Acute Lymphoblastic Leukaemia starts in the bone marrow, making it hard for new B cells to form. This, in turn, affects the immune system as the B cells protect you from infections. Emily was given chemotherapy straight away. She also had to take a high dose of steroids and her life relied on daily transfusions of red blood cells and platelets.
Over the next 9 days, Emily endured a bone marrow biopsy, a lumbar puncture (also known as a spinal tap), hydration therapy, multiple blood transfusions/donations and other painful and invasive procedures.
The impact that this time had on Emily’s mental state was immeasurable. Melanie saw the spark leave her daughter's spirit as she could barely eat, sleep or talk during this time.
“She became profoundly depressed. She stopped talking and didn’t interact with anyone. At times she wasn’t even interested in watching tv. She whimpered during her sleep. Sleep was also disturbed by the steroids and the ‘hyper-hydration therapy’ she was receiving.”
Repercussions of cancer treatment
Emily was discharged from the hospital on her 7th birthday and although excited to be home, she wasn’t out of the woods yet. Melanie had to take her to countless chemotherapy sessions and Emily also had to experience the consequences of taking such a high dose of steroids.
Emily developed Cushing’s Syndrome, a hormone disorder that is caused by steroids and certain types of cancer treatments. This caused her to gain weight and lose muscle, making life even harder for the 7-year-old.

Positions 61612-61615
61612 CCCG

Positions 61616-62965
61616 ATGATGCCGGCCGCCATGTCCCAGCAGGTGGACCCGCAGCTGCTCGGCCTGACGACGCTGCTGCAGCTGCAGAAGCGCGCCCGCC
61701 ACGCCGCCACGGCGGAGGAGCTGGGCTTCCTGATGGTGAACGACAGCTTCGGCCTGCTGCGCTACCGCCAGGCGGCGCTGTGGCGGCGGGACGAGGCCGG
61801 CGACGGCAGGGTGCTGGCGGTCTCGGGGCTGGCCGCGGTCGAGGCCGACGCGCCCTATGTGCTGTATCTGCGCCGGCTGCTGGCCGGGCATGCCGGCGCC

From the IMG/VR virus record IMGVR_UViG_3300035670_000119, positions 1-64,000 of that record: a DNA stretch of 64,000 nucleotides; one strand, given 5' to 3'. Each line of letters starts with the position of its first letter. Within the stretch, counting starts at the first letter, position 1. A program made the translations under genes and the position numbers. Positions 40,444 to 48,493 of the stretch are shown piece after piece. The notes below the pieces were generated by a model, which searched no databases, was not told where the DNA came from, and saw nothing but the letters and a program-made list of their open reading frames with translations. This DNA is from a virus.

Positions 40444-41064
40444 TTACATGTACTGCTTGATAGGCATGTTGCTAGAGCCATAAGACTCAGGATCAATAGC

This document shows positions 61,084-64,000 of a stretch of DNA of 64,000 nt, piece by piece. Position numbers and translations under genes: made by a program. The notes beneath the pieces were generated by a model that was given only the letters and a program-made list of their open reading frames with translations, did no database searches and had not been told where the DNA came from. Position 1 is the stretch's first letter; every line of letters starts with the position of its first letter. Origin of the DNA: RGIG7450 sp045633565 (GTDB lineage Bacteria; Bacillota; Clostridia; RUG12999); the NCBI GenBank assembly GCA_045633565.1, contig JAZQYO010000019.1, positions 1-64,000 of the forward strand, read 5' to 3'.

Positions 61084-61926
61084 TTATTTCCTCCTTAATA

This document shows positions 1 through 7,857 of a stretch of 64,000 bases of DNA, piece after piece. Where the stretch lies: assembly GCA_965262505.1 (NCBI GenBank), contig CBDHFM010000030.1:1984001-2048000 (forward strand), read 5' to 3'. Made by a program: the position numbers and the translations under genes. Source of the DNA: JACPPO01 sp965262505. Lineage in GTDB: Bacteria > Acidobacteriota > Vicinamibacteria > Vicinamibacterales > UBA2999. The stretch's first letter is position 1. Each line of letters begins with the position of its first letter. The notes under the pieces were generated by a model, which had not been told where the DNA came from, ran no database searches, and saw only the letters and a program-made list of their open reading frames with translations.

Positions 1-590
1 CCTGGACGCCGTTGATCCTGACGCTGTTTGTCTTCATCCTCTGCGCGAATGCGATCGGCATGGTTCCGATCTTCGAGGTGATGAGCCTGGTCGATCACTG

“She developed a moon-shaped face and pot belly. Her limbs became atrophic and spindly. She lost all muscle power and could no longer climb stairs or walk any further than the bathroom. She had trouble standing up from the toilet as she had no power in her leg muscles.”
Despite this dramatic change in appearance, the most distressing thing for Melanie was Emily’s deep depression. She went from a happy-go-lucky child, who loved making everybody smile, to a shell of herself who didn’t want to play or talk to anyone. Within three gruelling weeks of chemotherapy, Emily started to lose her brunette curls and the impact of seeing her baby’s hair fall out also caused Melanie’s hair to shed due to stress.
Where is Emily now?
After a long month of induction therapy, Emily had another bone marrow biopsy that showed she was now in remission, meaning that there were no cancer cells detected.
Emily’s steroid treatment has also stopped for now and Melanie has started to see a glimpse of her daughter’s sparkle return. The courageous little girl even went to visit her school for the first time in months. Emily was excited to see her friends again despite being asked a few times by some children why she looked different. For many, this would have disheartened and discouraged them, but it’s made Emily more resilient. She’s currently back at school with her friends two days a week and is loving every second.
Funding vital research to help children like Emily.
Thankfully there are some incredible researchers out there and at Cure Cancer, we are dedicated to life-saving research and finding a cure. Dr Laurence Cheung had made some incredible leaps into the field of Acute Lymphoblastic Leukemia (ALL) and the funds raised from Cure Cancer’s BarbeCURE campaign this year will support him in his research to help children like Emily.